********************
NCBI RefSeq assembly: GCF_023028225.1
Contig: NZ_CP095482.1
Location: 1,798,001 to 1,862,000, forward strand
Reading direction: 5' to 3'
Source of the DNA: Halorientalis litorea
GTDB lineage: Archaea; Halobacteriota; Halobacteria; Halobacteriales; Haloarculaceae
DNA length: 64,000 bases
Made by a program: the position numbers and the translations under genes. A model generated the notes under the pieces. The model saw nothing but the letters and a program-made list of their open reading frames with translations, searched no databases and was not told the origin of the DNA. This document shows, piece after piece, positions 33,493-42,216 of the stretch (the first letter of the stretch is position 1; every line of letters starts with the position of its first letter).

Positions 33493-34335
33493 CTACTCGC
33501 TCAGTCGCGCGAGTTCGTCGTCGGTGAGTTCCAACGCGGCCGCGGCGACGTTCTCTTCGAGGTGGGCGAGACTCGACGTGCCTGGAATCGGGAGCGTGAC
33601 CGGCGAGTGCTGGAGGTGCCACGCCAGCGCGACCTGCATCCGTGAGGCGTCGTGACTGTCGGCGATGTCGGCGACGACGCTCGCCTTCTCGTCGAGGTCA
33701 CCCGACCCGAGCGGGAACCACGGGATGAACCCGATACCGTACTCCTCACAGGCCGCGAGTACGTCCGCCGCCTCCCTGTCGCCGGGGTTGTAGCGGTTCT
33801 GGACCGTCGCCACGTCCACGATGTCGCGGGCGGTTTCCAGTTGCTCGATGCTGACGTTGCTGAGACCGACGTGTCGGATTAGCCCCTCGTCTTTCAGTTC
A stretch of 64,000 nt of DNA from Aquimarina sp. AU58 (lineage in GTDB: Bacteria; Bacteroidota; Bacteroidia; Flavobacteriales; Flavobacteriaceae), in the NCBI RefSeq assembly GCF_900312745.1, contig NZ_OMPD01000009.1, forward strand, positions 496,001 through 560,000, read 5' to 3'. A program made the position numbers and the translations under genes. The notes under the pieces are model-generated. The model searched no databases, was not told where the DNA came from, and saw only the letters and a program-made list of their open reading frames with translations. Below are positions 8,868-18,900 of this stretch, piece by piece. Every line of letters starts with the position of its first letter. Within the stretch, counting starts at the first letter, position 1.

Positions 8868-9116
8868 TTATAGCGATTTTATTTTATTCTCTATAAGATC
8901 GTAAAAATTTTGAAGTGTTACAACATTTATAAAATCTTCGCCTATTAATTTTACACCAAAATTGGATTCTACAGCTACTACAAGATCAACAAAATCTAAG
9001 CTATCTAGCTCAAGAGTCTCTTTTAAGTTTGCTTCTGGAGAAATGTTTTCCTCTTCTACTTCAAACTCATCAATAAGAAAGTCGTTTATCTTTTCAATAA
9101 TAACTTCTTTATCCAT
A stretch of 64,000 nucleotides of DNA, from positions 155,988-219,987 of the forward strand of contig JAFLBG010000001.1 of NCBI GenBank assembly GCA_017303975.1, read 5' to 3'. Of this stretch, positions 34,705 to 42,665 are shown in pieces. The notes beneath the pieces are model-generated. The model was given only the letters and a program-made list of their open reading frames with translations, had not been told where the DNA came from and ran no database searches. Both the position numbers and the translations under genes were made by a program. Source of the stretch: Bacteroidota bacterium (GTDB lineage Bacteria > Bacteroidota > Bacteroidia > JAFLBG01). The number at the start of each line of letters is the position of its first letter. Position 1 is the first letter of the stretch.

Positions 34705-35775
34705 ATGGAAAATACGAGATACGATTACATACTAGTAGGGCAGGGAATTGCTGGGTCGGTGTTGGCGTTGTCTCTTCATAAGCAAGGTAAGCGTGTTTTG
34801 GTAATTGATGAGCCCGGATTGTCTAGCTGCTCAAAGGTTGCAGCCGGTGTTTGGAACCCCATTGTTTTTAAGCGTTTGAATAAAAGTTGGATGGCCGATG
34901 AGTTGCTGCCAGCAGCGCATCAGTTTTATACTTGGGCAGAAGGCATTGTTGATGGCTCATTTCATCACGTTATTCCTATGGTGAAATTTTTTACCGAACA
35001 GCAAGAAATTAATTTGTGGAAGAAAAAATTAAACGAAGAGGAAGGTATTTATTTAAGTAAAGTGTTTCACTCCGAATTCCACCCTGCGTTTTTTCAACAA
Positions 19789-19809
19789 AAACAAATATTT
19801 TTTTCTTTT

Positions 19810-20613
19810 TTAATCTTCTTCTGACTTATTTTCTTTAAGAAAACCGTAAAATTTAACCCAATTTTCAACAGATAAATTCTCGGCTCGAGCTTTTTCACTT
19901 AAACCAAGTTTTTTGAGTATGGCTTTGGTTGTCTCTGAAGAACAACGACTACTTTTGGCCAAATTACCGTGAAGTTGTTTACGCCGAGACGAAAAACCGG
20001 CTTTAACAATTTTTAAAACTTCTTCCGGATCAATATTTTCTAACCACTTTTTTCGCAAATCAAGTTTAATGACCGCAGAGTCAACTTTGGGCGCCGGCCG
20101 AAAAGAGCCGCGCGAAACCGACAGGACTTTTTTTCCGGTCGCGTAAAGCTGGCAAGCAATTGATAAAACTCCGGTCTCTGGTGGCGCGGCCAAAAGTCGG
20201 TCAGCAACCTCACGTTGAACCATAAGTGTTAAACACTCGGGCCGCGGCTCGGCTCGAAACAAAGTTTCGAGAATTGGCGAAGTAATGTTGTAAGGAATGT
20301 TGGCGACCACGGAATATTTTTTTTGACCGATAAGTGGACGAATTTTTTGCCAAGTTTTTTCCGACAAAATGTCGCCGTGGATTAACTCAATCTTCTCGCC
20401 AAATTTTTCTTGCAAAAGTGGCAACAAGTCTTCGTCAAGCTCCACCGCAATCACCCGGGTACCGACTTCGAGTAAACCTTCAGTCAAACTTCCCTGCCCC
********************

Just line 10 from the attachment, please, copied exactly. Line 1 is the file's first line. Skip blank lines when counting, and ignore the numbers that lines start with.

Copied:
33493 CTACTCGC